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By Elaine Lies
TOKYO, March 7 A composer once known as the
"Beethoven of Japan" said on Friday that tests had shown he was
not legally deaf and apologised to people throughout the country
for lying by using a ghost writer for his popular symphonies and
Mamoru Samuragochi, a classical musician who became known as
an inspirational genius for composing music despite losing his
hearing, bowed deeply before a packed news conference, his first
public appearance since the scandal broke last month.
"I have caused a great deal of trouble with my lies for
everyone, including those people who bought my CDs and came to
my concerts," Samuragochi, 50, said, his trademark flowing hair
now trimmed in a typical businessman's cut.
A statement distributed to reporters said hearing tests had
shown that while Samuragochi's hearing was impaired, it did not
meet the requirements for legal deafness.
"I can hear sounds, but the sounds are twisted," he said.
"Hearing conversations is extremely difficult and I still need
German composer Ludwig van Beethoven began suffering hearing
loss from about age 30 and withdrew from public performances
while continuing to write music. He was almost totally deaf for
the last decade of his life.
Samuragochi collaborated with part-time university professor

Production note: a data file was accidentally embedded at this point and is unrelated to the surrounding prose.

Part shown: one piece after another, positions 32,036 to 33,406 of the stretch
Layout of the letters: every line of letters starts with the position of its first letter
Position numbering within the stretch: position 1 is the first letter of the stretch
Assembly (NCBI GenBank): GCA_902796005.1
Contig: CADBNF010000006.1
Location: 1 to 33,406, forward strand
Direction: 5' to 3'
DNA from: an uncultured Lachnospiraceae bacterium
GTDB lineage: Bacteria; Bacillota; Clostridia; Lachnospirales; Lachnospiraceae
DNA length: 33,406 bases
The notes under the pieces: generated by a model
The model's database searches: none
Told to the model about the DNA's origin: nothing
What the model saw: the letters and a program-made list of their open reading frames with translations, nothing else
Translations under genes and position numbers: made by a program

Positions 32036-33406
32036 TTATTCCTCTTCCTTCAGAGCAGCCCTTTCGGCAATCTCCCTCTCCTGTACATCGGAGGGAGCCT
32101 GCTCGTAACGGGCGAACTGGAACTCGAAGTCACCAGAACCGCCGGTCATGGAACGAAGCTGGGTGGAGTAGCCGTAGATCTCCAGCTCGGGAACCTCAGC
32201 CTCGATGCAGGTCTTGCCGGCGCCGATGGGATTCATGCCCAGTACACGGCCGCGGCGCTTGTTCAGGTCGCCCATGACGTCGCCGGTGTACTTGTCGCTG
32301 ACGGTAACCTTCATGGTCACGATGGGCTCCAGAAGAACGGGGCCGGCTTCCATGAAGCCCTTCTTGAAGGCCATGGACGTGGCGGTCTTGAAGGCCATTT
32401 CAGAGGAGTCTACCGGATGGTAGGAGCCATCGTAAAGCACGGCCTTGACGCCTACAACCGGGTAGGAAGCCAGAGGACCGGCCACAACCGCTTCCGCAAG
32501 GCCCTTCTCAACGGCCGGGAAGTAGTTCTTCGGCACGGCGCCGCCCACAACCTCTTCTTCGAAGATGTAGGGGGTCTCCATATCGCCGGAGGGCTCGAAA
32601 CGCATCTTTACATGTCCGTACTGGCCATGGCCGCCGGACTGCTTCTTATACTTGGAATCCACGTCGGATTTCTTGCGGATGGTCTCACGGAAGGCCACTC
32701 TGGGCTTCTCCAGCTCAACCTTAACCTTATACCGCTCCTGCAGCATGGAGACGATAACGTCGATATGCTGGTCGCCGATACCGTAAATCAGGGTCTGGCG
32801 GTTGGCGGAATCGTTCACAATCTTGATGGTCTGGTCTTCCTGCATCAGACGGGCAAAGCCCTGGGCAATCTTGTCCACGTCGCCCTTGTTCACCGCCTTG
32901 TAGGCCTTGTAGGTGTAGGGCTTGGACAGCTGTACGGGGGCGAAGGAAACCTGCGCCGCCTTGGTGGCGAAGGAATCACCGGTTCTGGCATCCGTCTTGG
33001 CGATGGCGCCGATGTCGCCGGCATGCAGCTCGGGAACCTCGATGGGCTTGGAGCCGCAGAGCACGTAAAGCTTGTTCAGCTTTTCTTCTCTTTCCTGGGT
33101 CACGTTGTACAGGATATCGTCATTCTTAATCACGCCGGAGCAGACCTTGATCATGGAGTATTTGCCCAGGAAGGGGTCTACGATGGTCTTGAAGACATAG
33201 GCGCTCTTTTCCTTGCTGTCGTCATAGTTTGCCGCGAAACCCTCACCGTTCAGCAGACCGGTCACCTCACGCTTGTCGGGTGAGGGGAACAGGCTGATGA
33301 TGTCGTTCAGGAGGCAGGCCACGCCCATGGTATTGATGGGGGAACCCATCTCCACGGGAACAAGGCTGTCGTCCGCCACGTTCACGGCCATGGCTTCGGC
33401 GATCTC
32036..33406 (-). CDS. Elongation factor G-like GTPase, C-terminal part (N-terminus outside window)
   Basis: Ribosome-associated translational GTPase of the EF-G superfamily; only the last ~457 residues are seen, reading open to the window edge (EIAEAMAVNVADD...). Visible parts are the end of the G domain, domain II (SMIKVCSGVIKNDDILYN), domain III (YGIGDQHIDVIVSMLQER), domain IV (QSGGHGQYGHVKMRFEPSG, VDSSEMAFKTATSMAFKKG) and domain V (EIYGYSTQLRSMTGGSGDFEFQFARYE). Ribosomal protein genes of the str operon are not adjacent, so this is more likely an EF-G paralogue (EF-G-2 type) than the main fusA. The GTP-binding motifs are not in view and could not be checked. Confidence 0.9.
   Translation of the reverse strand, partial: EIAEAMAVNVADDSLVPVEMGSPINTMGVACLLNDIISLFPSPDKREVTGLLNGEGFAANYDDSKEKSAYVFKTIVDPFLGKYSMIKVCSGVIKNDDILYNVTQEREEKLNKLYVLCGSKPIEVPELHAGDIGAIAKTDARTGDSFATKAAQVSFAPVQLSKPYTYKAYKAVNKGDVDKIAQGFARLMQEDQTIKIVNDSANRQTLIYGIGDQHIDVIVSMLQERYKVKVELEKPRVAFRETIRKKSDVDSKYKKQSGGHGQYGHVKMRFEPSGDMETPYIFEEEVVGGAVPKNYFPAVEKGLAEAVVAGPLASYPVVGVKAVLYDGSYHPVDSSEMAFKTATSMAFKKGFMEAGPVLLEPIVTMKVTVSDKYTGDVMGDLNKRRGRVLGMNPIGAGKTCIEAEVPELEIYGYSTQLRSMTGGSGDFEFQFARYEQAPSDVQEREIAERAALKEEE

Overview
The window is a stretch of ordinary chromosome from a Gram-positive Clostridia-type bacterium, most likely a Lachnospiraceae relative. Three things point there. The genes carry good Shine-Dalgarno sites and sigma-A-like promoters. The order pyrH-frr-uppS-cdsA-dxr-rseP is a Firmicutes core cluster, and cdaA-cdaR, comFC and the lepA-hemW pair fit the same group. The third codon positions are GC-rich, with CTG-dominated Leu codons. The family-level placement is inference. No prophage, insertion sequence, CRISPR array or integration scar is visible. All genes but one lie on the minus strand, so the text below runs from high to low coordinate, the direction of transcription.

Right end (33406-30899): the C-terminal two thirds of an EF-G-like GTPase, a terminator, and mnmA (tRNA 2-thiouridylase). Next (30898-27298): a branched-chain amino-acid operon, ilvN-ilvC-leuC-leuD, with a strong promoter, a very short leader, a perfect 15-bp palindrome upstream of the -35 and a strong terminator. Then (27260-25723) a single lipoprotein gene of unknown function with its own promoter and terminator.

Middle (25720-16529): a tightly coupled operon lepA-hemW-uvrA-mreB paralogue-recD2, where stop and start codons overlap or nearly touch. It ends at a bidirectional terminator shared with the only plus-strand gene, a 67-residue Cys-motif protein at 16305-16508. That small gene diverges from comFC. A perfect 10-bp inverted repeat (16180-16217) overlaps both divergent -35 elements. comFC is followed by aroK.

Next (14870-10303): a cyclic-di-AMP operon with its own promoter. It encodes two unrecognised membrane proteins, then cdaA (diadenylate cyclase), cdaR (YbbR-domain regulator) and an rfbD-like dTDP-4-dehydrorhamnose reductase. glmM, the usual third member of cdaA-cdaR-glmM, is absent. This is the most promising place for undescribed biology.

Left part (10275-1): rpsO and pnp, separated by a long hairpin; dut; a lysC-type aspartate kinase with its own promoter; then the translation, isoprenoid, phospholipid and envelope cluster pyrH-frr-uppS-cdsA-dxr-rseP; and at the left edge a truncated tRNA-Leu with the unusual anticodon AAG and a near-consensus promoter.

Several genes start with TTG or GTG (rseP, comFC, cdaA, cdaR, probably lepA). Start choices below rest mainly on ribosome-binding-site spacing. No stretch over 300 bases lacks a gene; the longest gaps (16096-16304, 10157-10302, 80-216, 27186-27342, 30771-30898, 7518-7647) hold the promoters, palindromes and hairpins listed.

Takashi Niigaki for 18 years to compose his music after
suffering hearing loss.
He said on Friday that he and Niigaki would meet in a coffee
shop in the Shinjuku entertainment district of western Tokyo and
work out how Niigaki would compose the music. Niigaki, he said,
kept negotiating for higher fees.
"I wrote out what I wanted and the general plans, then
Niigaki wrote the music," he said.
"If ultimately that means I defrauded people who bought my
CDs, then yes, I did," he said, biting his lip.
Samuragochi gained international fame for his "Hiroshima
Symphony", a tribute to the victims of the 1945 atomic bombing
of the Japanese city.
He also apologised to television stations and newspapers
which had supported his career as well as figure skater Daisuke
Takahashi, who used Samuragochi's music in his short programme
at the Sochi Winter Olympics just days after the scandal broke.
"I worried that it might have had a bad impact on his
skating ... I felt a terrible sense of responsibility,"
Samuragochi said, adding that he didn't watch the Olympics
because it was too painful. Takahashi ultimately finished sixth.
"I know that it was wrong to use a ghost writer, but it is
true that I wanted to use my music to bring light to people who
were having tough times," Samuragochi said.
The scandal has riveted Japan, with two television stations
broadcasting live the first 30 minutes of the news conference,
which went on for nearly three hours.
Music industry analysts say part of his popularity was the
result of promotion by an industry eager to put a human face to
classical music and retain a shrinking market share as Japan
(Additional reporting by Chris Meyers, editing by Ron Popeski)